What would Martin Luther King Jr. think about paternalistic liberals who’ll teach a crippled man how to walk but then refuse to let him stand on his own two feet?

Nearly 45 years after King started his “poor people’s campaign” for jobs and affordable housing, the District and other cities are using what are called “Inclusionary Zones” to help low- and moderate-income renters avoid being displaced by gentrification. King would probably appreciate that.

In exchange for tax breaks and other financial incentives from the city, developers agree to include a certain number of below-market-rate dwellings in otherwise upscale housing complexes.

But there’s a catch.

To maintain the unit as part of its affordable housing supply, the District government gets to micromanage the new owner’s home. No fewer than three separate agencies get to weigh in on when the homeowner can use equity in the home and, in some cases, for what purpose. District bureaucrats also get to decide if and when the owner can sell the house, and then to whom and for how much.

And to make sure the owner isn’t profiting from renting out the house without authorization, government inspectors can drop by from time to time for a head count.

This isn’t economic justice; it’s the nanny state run amok.

Now don’t construe this as an endorsement of the conservatives’ approach to housing policy, which would cut government assistance so deeply that major cities would become havens for the wealthy, while low income residents get pushed out of sight somewhere deep in the exurbs.

The nation’s capital, of all places, ought to lay out a welcome mat so broad as to symbolize the very spirit of our Preamble: “We the people.”

Still, King would hardly think that home ownership meant that you get to pay a mortgage only to have a liberal government treat you like a welfare recipient in public housing.

Tanya Morris is among dozens of residents whose dream of becoming a homeowner in an Inclusionary Zone sounds more like an episode of “The Twilight Zone.”

In 2007, Morris, who works as a quality assurance analyst for a private firm, qualified for the purchase of a two-bedroom condominium in rapidly gentrifying Columbia Heights. But in determining her ability to pay housing costs, the city never took monthly condo fees into account. When Morris bought her place, the condo fee was $284. Starting this month, she’ll have to pay $520. With a $1,197-a-month mortgage, an electric bill, property taxes and homeowners insurance, her housing will probably eat up more than half of the monthly household income.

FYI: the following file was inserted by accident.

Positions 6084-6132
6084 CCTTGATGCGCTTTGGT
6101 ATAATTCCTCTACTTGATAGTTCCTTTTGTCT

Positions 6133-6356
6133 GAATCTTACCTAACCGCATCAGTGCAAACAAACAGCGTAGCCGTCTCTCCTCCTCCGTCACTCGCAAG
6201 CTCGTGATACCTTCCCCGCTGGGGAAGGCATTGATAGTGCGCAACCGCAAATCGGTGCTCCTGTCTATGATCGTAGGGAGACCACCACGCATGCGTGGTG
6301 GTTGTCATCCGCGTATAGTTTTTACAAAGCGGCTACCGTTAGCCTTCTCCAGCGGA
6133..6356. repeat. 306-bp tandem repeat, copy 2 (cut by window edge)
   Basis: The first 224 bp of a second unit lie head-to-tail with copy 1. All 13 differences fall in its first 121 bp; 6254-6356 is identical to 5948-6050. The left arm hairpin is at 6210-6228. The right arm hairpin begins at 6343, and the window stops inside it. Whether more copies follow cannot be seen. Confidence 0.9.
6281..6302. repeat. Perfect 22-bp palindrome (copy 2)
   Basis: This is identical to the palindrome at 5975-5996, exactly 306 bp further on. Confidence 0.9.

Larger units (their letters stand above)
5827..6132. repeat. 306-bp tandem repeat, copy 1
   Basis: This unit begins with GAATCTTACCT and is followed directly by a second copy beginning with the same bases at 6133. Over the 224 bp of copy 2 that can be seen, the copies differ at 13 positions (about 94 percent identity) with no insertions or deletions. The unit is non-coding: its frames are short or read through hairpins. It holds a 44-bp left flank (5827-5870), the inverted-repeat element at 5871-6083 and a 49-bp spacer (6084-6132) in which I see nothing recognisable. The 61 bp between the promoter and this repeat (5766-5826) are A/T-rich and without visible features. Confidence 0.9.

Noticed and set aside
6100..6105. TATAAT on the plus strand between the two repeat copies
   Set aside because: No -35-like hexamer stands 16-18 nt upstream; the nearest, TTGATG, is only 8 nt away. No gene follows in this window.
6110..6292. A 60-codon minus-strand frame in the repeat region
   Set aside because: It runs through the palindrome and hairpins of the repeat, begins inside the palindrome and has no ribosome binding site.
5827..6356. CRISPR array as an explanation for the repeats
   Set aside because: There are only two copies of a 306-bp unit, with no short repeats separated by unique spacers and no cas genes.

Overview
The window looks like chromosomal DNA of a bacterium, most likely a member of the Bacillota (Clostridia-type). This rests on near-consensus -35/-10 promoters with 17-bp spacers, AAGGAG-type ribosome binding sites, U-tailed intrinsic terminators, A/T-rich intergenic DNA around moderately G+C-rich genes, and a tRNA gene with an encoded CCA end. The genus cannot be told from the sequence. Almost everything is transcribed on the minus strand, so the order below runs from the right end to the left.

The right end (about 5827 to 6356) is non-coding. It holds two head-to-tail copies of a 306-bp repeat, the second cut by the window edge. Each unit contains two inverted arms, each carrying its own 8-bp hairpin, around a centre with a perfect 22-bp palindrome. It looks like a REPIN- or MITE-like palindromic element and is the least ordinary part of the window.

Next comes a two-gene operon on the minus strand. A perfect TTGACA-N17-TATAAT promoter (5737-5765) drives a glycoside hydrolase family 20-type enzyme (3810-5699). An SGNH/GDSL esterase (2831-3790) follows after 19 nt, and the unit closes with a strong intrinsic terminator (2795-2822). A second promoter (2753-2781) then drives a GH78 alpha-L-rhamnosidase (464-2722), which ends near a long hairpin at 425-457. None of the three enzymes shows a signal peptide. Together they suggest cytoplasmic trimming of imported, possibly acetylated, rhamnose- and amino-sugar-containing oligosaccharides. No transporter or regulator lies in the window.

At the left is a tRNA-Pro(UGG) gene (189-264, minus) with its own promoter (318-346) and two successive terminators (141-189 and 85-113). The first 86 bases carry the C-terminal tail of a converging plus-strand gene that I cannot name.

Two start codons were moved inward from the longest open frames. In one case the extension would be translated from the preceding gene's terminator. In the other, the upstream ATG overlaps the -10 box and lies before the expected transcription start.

Although Morris would like to stay in her home, the inability to pay ever-increasing condo fees likely would cause her to go into foreclosure or lose the home, and city rules require that she has to stay there 20 years before she can put it on to the market.

Another new homeowner in a similar situation wrote to city officials asking how he could keep from losing his home to foreclosure as a result of not being able to pay his condo fees. The reply read: “One option you may want to consider is refinancing the loan.” Fine. Except that the city’s rules prohibit him from refinancing.

As to how much he could get from selling the house, the covenant to his deed put it this way: “The purchase price of the property upon any re-sale shall not exceed the price which is deemed affordable for such percentage of the AMI [area median income] as determined by the RLA Revitalization Corporation, an instrumentality of the District of Columbia or its successor, in accordance with its then current policies and procedures for re-sales of affordable dwelling units.”

A bona fide predatory lender couldn’t have made it any plainer.

A spokesman for the D.C. Department of Housing and Community Development said that city officials are looking for solutions to the problem of rising condo fees. The D.C. Council is also said to be considering legislation that would allow homeowners to resell to buyers in higher income categories and not wait 10 to 20 years to do so. Also, they could rent their homes at rates high enough to pay the mortgage and fees.

That makes sense. Just have owners repay the government subsidy and use that money to create more affordable homes. Then leave those new homeowners alone.

“My father lives down South, and when I told him about all of the restrictions and catch-22s that came with my new house, he said it sounded like I had become a sharecropper in the city,” Morris recalled.

No doubt King would be appalled.